I never actually thought of the CMBHack as a contest, but I guess it was in a ways. As far as voting by the judges went, my idea (YAMU – A Location Based Cab App) won, but as for the market, who knows. There were a number of viable ideas presented and a number that could be viable if worked out. But I think my idea was pretty good, and with the help of a team and mentors, we actually polished it out into a feasible business.
I won’t get into that too much here. It’s basically a system that lets you order cabs (including meter tuks) from your smartphone. Instead of giving them directions (a majory pain), it picks up your location via GPS. Simple idea, and already done in Singapore and the US, within my knowledge. One thing I learned from the Hackathon is that the value isn’t in the raw idea, it’s when you talk it out and work it into a business that it’s really worth something.
I think we put together a damn good presentation, but that was largely because of A) sharing the idea and B) getting input and support. This is why the community that the guys at Cinergix (create.ly) and Orion City and Venture Engine are putting together is so important. These are guys that have made it in startups or business and they’re leaving an elevator behind them, so that’s great.
People have created a path for businesses, you come to this event, present a business plan to Venture Engine, appear on the Silicon Valley webcast then MUHAHAHA (spelling?) Indians come and steal your ideas.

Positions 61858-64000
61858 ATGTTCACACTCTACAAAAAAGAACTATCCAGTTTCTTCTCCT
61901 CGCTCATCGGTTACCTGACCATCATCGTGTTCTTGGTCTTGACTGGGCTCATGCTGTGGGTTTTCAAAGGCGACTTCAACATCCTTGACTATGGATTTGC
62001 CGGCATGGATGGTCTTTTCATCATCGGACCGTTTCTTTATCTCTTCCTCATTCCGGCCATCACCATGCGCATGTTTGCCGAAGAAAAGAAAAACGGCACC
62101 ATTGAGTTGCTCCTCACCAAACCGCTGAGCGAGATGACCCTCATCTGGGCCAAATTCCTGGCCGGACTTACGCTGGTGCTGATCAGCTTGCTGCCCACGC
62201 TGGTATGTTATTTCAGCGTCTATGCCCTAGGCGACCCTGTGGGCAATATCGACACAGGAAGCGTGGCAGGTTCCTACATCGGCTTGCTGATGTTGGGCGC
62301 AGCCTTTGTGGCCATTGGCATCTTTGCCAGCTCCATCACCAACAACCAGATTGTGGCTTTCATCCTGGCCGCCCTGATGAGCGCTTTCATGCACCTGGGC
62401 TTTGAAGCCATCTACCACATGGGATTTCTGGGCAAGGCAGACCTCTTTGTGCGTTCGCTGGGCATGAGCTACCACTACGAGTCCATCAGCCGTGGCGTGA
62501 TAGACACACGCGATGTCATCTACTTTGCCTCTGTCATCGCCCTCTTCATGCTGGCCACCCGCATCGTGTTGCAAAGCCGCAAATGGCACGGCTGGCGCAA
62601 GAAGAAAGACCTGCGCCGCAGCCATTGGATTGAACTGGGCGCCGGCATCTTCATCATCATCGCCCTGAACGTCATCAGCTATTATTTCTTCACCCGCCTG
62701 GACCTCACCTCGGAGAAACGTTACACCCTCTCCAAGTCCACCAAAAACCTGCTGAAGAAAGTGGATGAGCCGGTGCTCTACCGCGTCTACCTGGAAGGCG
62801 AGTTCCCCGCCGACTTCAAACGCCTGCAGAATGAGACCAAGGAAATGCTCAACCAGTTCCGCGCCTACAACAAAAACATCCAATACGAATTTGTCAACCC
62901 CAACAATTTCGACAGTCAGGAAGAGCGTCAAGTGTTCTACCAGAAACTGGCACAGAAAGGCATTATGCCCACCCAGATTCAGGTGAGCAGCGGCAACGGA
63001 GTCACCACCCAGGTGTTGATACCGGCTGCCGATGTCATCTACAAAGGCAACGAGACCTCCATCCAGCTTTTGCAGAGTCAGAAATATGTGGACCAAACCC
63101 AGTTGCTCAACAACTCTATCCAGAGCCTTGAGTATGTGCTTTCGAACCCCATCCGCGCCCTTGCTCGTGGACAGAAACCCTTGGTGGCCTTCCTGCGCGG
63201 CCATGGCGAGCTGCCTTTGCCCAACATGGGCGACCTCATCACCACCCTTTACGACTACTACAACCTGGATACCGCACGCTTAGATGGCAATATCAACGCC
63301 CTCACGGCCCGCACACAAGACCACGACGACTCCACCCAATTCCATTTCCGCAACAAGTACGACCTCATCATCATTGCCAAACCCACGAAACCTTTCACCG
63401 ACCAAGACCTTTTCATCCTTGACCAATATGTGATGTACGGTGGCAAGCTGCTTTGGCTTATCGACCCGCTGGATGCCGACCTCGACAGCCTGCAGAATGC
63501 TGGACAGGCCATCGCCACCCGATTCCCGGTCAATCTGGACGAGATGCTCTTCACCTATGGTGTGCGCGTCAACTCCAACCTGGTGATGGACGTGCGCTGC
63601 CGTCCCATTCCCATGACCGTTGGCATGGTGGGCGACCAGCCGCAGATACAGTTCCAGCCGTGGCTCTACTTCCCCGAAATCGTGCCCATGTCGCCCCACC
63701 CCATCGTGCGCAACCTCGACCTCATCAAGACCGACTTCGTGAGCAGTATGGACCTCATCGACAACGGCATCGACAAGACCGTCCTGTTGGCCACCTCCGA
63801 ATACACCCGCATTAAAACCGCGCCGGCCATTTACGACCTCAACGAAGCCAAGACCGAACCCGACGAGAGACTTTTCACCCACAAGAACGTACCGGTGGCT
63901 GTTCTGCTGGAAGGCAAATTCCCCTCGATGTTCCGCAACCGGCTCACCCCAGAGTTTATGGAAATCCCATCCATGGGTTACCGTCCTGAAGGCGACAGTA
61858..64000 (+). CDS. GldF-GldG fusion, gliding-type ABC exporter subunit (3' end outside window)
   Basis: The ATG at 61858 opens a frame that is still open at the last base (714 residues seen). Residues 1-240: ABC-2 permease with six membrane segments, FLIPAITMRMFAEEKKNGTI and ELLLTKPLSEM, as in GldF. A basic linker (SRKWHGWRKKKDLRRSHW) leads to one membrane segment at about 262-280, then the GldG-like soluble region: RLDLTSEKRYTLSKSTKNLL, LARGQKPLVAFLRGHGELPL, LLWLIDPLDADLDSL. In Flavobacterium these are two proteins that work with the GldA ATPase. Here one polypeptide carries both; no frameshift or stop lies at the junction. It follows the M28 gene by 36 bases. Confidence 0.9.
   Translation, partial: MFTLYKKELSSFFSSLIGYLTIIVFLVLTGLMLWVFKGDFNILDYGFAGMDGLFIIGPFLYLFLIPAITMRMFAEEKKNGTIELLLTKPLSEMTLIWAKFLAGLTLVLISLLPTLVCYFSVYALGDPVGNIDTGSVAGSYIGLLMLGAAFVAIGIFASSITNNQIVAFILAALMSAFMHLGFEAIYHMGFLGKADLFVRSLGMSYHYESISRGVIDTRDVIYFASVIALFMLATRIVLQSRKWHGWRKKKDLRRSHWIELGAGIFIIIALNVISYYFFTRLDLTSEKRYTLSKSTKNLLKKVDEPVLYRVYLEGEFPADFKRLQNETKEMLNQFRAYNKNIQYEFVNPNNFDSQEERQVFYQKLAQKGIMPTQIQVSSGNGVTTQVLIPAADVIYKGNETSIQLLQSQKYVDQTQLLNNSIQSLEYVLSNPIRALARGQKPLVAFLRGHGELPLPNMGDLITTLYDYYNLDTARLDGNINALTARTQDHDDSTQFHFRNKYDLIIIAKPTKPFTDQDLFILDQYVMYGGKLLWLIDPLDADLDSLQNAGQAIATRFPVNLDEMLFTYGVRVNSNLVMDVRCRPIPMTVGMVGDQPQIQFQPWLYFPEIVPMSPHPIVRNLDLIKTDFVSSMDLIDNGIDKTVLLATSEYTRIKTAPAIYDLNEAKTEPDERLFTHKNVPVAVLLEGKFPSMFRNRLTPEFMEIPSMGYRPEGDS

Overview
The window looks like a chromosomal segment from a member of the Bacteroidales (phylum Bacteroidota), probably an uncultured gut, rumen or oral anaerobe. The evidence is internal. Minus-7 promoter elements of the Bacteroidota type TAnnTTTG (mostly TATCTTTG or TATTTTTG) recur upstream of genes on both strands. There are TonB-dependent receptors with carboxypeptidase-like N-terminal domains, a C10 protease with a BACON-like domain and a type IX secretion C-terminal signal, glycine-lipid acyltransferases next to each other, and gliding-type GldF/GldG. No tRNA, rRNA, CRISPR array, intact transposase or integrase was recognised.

Seriously, there is this retrograde attachment in Sri Lanka that prevents, shall we say, financial enlightenment. Sharing ideas is how you get funding and support, and India is the ultimate exit. That’s the big mango, and we should be scrambling for a bite at it. Seriously, fuck the UN vote and politics, this is strictly business.
I shared my idea at CMBHack and now here and probably more places. Could other people copy it? Yes, probably. I thought of it independently, but it’s still been done in other places. Raw originality isn’t what innovation is, innovation is adaptation, something which gives advantage in a particular environment. They don’t have what I have, which is how to execute the idea, who to execute it with, where to get the money, and how to take it all to market. And that, I am discovering, is what startups are about. Your idea has to enter the market to even start.
Anyways, it was a great experience. All the teams were great and I learned more from them and the mentors than in months of doodling around. There were guys who made some serious money giving damn helpful advice that spared weeks of mistakes and possibly permanent misadventure.
So how’s YAMU going? It’s going. Literally. I just woke up in a haze today and I’m taking the day off. I’m still on the street, I’m still dealing with cabs everyday, so tomorrow it’s back to hustling.